Liquidity Risk

Illiquid and volatile assets leave the protocol in risk of bad debt. For example, if an asset needs to be liquidated, there must be enough liquidity for a profitable liquidation to occur. If the potential slippage for liquidating an asset is too high, then a profitable liquidation will not happen, leaving the protocol in debt, and forcing additional systemic risk mitigation mechanisms to take place such as trenUSD slashing.

To prevent this from happening, there are a number of precautions put in place. As the risk methodolgy table shows, factors such as market cap, and liquidity (overall liquidity + buyside / sellside price impact) encompass a high percentage of an asset’s overall risk score. This score is then used to help determine the risk parameters of an asset, including max LTV and liquidation threshold.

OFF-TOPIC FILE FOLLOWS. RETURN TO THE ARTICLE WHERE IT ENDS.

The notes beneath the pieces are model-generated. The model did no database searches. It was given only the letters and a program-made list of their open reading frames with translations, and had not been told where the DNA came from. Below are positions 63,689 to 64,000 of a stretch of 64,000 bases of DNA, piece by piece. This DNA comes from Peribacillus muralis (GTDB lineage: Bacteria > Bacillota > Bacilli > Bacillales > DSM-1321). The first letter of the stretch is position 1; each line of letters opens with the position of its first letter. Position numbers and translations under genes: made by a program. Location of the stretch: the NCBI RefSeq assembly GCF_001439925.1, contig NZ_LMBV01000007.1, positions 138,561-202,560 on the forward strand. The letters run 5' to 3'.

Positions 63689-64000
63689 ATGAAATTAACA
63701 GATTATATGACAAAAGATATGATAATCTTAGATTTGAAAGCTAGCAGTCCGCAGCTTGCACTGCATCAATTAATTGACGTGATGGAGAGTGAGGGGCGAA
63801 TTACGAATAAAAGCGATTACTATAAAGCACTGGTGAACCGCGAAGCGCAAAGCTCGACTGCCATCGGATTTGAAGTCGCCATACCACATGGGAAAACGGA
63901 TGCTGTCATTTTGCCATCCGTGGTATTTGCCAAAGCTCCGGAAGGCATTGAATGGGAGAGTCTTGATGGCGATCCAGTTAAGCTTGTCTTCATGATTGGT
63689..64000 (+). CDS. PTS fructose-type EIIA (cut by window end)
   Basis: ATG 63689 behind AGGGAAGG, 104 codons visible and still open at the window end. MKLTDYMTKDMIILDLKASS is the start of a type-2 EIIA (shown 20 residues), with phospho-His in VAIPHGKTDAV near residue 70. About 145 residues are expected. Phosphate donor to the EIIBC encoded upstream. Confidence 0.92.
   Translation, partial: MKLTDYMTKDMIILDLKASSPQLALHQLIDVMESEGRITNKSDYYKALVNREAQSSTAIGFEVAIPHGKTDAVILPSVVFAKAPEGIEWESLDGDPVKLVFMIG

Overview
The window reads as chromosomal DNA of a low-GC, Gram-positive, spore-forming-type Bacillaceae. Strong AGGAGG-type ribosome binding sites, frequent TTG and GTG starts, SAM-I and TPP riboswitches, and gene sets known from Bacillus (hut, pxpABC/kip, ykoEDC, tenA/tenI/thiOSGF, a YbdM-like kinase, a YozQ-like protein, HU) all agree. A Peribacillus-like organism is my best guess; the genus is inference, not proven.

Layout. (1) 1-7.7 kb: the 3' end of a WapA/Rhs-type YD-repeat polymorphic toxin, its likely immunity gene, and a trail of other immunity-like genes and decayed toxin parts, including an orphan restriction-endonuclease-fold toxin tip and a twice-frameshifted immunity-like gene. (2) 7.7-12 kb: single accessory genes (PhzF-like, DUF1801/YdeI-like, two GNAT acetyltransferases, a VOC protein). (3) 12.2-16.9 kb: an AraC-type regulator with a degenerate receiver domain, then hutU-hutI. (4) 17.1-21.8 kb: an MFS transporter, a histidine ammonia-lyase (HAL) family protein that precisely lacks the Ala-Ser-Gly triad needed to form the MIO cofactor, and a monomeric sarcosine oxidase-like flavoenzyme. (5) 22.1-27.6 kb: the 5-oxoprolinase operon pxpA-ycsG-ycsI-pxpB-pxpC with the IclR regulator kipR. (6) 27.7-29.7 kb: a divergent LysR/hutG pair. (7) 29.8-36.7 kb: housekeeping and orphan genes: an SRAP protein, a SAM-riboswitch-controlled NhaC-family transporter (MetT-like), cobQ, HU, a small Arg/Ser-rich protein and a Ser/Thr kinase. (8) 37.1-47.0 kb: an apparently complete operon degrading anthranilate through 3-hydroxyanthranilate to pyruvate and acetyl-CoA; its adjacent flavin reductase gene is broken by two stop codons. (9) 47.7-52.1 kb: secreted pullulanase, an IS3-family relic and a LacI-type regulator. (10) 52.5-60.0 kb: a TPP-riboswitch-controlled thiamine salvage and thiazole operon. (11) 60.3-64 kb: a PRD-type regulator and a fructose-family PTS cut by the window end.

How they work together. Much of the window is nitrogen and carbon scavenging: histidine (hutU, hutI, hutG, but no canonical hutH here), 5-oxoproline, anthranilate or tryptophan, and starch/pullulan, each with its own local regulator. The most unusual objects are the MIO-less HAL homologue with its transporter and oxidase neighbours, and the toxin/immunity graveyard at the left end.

In general, the lower the risk score of an asset is, the lower the max LTV and liquidation threshold for the isolated module will be. This risk score is also used to determine trenUSD allocation for an isolated module. A low trenUSD allocation for an isolated module is another precautionary measure to lower the amount of potential bad debt. To account for asset volatility, while assets with weak risk scores will have low max LTV rates, there will still typically be a buffer of around 15% from the max LTV percentage to the liquidation threshold percentage. This is so that user positions in these isolated modules are not constantly being liquidated, while the liquidation threshold is still low enough for profitable liquidations to occur.

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